Deadly clashes have broken out between gold miners in north Chad, the interim government said on Wednesday, as a local rebel group's unconfirmed report of at least 200 fatalities in the area circulated on social media.
The violence broke out at an informal gold mining site in the mountainous Kouri Bougoudi district, near the border with Libya, where the army has been fighting rebel groups for over a decade.
A government mission has been dispatched to assess the situation and restore calm, the government said in a statement, adding that human lives were lost and several people were injured but giving no numbers.
Libya-based rebels known as the Front for Change and Concord in Chad (FACT) on Tuesday reported at least 200 people killed and 500 injured by inter-community clashes in Kouri Bougoudi, citing witnesses who fled the scene.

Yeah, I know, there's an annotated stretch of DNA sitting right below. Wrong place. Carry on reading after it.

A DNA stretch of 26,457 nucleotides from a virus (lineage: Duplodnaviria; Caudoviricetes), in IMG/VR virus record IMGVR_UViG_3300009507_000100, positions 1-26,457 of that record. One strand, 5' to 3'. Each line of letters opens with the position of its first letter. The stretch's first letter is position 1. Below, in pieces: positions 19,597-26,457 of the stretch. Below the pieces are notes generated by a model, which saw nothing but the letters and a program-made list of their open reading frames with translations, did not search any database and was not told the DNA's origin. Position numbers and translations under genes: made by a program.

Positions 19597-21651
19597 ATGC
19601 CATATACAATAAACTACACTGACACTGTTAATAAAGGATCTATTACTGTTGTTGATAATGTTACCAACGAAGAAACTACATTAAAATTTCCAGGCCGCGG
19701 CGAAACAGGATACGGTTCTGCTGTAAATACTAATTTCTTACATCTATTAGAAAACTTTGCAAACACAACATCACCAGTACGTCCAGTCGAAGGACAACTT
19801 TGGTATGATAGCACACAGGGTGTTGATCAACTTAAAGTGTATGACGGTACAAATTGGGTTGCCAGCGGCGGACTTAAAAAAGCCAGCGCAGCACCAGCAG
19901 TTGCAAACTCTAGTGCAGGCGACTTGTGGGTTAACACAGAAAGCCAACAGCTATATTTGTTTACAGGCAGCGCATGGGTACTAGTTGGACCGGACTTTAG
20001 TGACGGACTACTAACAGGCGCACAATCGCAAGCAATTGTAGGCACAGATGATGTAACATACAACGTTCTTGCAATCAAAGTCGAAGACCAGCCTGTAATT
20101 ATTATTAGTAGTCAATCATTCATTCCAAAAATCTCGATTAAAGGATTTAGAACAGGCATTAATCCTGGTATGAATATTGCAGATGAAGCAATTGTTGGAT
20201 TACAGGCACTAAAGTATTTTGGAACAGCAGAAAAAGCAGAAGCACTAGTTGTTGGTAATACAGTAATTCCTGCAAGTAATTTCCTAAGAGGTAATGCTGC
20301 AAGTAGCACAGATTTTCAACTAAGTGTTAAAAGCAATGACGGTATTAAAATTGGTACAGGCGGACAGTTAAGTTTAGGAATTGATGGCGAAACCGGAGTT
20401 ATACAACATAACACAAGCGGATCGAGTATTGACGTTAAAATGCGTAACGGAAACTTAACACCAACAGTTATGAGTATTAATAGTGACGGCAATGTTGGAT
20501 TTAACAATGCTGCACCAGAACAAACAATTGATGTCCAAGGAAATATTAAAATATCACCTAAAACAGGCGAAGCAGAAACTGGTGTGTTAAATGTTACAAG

Local media said the fighting was between members of the Tama ethnic group and an Arab community.
Unverified footage, including images of dead bodies and of men wielding machine guns from the back of pickup trucks, were circulating on social media.
The government said it would communicate the "reality of events" once it heard back from its mission.
Deadly inter-community clashes are relatively frequent in Chad, particularly between sedentary farmers and nomadic herders.
Chad, a regional power and Western ally against Islamist militants in West Africa, has been in turmoil since longstanding former President Idriss Deby was killed on the frontline against rebels in the north last April.
Libya-based rebels have since set their sights on the capital N'Djamena, where Deby's son is sitting as interim president.